Most hammock straps available are constructed from polyester webbing. This produces a lightweight and strong strap which should not stretch and is resistant to the weather. A further advantage is that this material is recyclable compared to other materials such as nylon. Nylon straps are also available (ENO Slap Strap) these straps tend to be cheaper to buy but may not be so resistant to the weather or abrasion. There are a number of straps on the market from different brands which visually and technically appear to be very similar - Please note I am NOT talking about ENO or Kammok. In my opinion it is highly possible that these straps are actually identical items but with different branding. Now this is NOT a negative comment in anyway and this rebranding is common place in many manufactured items. But compare the images, specs and prices of bands so you don't end up paying more for the exact same item!
Although carabiners are not technically part of the hammock strap you will need something to attach the end of your hammock to the straps with. Some manufacturers supply the carabiners with the hammock (ENO and Kammock) and some supply the carabiners with the straps (MalloMe) and some require you to purchase the carabiners separately so please check if you need to buy a pair. One word of caution - remember that the carabiners are all that separates you from the hitting the ground so please ensure you are happy with the quality and weight bearing capability of the carabiner and check that it’s in good working BEFORE you get into your hammock.
Unless you have been living under a rock for the last few years you will have heard of ENO or Eagle Nest Outfitters. This US firm started in 1999 in Florida with a dream to sell hammocks out of the back of a van at music festivals and has grown ever since to become one of the largest suppliers of parachute hammocks from its HQ in Ashville NC.
At 9 foot in length the Atlas Suspension is slightly shorter than the “norm” for hammock straps. There are other "standard" straps in this review longer at 10 to 12 feet in length. The Atlas straps have 15 loops (plus one end loop), this should give you plenty of adjustment to ensure you can get as close as possible to your desired hang angle and comfort whether you are hanging in the backyard or at a remote lakeside camp. The design of the ENO loops are legally covered by US patent 9750329 so in theory you should not see their style of loops in straps from other manufacturers.
Each strap is rated for 200lbs giving a maximum combined capacity of 400lbs, so that’s about the weight of a female Grizzly bear. ENO hammocks are rated at 400lbs so the straps exactly match the hammock requirements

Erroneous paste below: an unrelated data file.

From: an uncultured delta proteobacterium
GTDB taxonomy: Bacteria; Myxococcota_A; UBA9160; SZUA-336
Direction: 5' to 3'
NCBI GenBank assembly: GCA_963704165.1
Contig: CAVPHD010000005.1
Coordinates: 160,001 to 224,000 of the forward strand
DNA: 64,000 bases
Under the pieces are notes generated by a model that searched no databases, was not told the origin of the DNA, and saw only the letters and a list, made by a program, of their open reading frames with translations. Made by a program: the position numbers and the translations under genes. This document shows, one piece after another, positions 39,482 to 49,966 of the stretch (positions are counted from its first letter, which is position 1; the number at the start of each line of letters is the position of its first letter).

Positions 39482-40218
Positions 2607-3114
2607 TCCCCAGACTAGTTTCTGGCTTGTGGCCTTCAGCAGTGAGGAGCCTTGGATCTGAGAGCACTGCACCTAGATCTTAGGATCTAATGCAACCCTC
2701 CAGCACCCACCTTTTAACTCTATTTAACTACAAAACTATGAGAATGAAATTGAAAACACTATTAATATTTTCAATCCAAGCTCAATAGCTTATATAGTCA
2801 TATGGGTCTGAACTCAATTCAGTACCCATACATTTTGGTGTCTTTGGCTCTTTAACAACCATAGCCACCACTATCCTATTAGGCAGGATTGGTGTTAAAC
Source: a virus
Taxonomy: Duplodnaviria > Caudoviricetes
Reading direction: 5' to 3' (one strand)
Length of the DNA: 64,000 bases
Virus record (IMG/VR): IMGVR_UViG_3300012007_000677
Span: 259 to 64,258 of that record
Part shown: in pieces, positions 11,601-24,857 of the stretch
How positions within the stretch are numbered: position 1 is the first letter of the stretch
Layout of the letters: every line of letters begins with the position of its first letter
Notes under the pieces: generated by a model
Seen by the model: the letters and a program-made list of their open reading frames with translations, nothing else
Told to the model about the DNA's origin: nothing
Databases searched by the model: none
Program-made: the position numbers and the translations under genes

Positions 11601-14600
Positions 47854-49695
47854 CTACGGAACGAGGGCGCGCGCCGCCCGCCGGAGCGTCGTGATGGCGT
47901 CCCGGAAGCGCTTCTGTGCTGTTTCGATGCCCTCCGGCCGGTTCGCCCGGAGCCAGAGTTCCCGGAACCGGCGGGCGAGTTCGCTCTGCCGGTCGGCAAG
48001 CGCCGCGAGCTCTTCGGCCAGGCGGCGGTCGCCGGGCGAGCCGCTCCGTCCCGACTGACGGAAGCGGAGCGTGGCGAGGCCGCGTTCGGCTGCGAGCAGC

This is quoted by ENO to be polyfilament webbing so I believe this is polyester like the majority of straps, so they should not stretch or sag with normal use.
The ENO Atlas suspension comes in three color options:
The Atlas - Black webbing with dark blue stitching.
The Atlas Camo - Camo colored webbing which goes well with the ENO CamoNest Hammock.
The Atlas Chroma - For those people who like to stand out in a crowd there is the Atlas Chroma! The Chroma is available in: Neon/Black, Red/Charcoal and Royal Blue/Charcoal. There is also a “Rasta” (Red/Yellow/Green) version but usually seems to be out of stock so may not always be available.
Atlas straps don’t come with any carabiners so you will need a set if you don’t already have a pair. If you want to match this up with an ENO hammock then don’t worry as all ENO Hammocks come with a quality set of carabiners, as do many other hammocks.
The Helios is ENO’s lightest suspension system.
Weighing just 4.1oz it is over 60% lighter than the Atlas suspension straps. This weight reduction is due to partly to the shorter length of the Helios (8’2” compared to the 9’ Atlas) but mainly due to the difference in design. The Helios system uses the standard 1” wide webbing to loop around a tree but instead of being made entirely of webbing it uses a Dyneema rope (light and strong) to attach to the ends of the hammock. This thinner rope reduces the total weight of the system and allows for much greater adjustment of the attachment point so it really is a WIN - WIN.
The Helios comes in two length options:
The Helios is 8’2” foot in length and is the shortest of all products in this review. The Helios XL is 13'5" and is just one inch shorter than the Atlas XL strap.
These straps have NO sewn in loops for hammock attachment as this part of the webbing has been replaced by Dyneema rope. The major benefit of the use of the rope is that allows MUCH finer adjustment of the length of the strap to achieve the perfect hanging position. ENO call this their Microtune Adjustment System.